I strongly believe that habits (especially bad ones) are easy to acquire and extremely difficult to get rid of; just ask any smoker or glutton (like me). When I first landed in this marvelous country, I had $300 in my pocket, no credit card and no credit (and no debt of course). Many years later, I have 3 credit cards and $9,500 of debt (not counting the house and the car). My wife and I have decided to change our bad financial habits and acquire healthy ones.
Learn Good Financial Habits
School doesn’t prepare you to be financially literate, unless you happen to specialize in accounting or any financial area; even then, as we have witnessed during these shocking economic times, many so-called experts found themselves in dire financial straits because of their unbridled and unfounded optimism that the economy was going bullish permanently. So why is it that we don’t educate our youngsters in the fine art of financial wisdom? When it comes to our kids and money, would you agree that most young people who go to work and become employees for the first time don’t really know what to do with the money they earn? If you are one of those working adults who suffers from excessive debt and from bad financial decisions, it’s time to quit “cold turkey”.
Destroy Bad Financial Habits
Jean Chatzky, Today’s financial editor, says that it takes 21 days to acquire a new habit. I’ll add that it takes much longer to lose it. She gives us 6 tips to organize our financial life: In my opinion, the most valuable advice and perhaps the most difficult, is to leave your credit cards at home unless you absolutely know that you’ll use one for something indispensable. Removing the temptation also removes the sin: impulse spending. Do you think before you buy? How many times have you bought something at the mall that you wouldn’t have acquired without a credit card? We come up with all kinds of rational explanations: it’s on sale and I’ll never get it at that price again. Psychologists warn that rationalization pushes us to extremely bad decisions because we invent the reasons and we pretend that they are valid (of course they are not). Here’s a statement that’s all too true: we, human beings, like to think that we act rationally and that we make our decisions based on logic. And where does it lead us?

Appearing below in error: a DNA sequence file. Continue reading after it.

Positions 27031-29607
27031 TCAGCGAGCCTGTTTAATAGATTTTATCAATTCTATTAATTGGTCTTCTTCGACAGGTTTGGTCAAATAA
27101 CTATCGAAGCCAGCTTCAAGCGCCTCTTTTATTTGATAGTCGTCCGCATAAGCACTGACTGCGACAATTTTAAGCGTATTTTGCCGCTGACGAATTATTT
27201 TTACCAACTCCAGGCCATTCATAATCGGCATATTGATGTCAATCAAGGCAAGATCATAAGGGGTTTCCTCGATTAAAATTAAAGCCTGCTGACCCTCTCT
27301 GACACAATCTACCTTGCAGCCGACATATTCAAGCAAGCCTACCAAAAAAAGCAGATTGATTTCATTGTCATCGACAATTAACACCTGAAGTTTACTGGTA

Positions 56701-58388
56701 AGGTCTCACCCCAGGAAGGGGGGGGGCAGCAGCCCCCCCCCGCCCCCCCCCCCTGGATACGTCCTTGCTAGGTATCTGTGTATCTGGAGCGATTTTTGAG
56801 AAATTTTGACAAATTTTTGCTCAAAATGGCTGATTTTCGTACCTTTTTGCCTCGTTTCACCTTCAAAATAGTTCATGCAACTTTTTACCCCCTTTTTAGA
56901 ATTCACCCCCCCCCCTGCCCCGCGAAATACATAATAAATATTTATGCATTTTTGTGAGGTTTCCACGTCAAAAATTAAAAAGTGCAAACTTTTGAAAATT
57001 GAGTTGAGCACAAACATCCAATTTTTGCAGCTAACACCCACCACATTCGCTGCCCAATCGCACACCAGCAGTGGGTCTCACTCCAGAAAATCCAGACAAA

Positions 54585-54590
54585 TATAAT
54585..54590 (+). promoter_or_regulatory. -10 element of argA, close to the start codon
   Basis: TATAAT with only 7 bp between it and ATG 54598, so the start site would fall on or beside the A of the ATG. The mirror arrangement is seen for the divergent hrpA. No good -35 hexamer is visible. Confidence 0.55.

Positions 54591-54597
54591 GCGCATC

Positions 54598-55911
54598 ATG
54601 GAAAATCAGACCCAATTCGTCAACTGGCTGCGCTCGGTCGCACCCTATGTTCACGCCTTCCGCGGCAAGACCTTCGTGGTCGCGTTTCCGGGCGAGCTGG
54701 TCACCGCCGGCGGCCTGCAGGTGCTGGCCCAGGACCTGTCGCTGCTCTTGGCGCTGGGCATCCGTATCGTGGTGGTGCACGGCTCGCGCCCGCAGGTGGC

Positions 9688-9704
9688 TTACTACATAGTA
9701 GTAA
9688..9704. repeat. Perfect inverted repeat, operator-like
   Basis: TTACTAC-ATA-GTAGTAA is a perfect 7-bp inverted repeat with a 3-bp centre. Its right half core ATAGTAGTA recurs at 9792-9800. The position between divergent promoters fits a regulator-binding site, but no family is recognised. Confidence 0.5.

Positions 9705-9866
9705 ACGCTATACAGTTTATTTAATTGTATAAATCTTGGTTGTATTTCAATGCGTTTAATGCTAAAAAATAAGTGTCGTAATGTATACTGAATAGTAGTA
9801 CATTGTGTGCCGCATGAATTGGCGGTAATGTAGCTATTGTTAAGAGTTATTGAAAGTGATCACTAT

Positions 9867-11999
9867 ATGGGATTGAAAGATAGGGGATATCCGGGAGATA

Break Bad Habits When Managing Your Finances
In short, we like to make fools of ourselves to justify our spending on things we don’t really need and which may end up in the closet for secula seculorum. So how can we get rid of bad habits and acquire new healthy ones?
1. Destroy your credits cards. If you know you have the impulse buying syndrome, then get rid of the temptation!
2. Stick to the budget. Learn how to budget your money. On pay day, sit down and write down every monthly expense and put a check mark next to each item every time you have made a payment. There is a lot of personal satisfaction when one finishes paying for something or when one observes the balance getting smaller. Allow yourself 10% of the monthly check as a reward to spend any way you want if you’ve strictly followed the budget.
3. Empty the closet. Have a garage sale for all the stuff you and your kids don’t use any longer. Donate what didn’t sell to a charitable cause if the object is in good condition. You’ll make some money and feel pretty good. Here’s a short guide on how to sell used items and profit from your gently used stuff.
4. Consult a Credit Counselor. “Credit counseling agencies can be a real solution for people who have large financial problems,” says Steve Bucci, author of “The Credit Repair Kit for Dummies.” As Bucci says, sometimes there is no other recourse when problems are huge. He adds that a genuine credit counselor (beware of scam artists) will have more power to negotiate with your creditors than you do. He or she will be able to reduce the monthly payments till you are out of the jam. And here’s something to note: only do business with legitimate credit counseling firms that are affiliated with the National Foundation for Credit Counseling or the Association of Independent Consumer Credit Counseling Agencies.
5. Rein in the undisciplined family member. Sit everyone down in the family and talk to them about the financial issues at hand. There may be some people who, despite their attempts at communicating their situation, may meet with some disagreement from their family members. And there may be one or more members of the family — whether husband, wife or teen — who may decide to disrupt the discipline by refusing to abide by any sensible financial rules that one tries to establish. If this happens to you, then you’ll have to be firm, especially with older children. Your son (or daughter) may cause severe financial headaches with his (or her) cell phone. You may have to put your foot down and temporarily take those cost generating items away from him (or her). Exert your parental power if they don’t want to cooperate with you in this regard, especially if you are facing a family financial emergency or hardship.
It’s A New Financial Era
We’ve been accustomed to the idea that credit is abundant and cheap (and patriotic, believe or not). But that irresponsible era is now over! It’s time to go back to the original conservative values of thriftiness and moderation, no matter how difficult and painful it might be to acquire these new habits.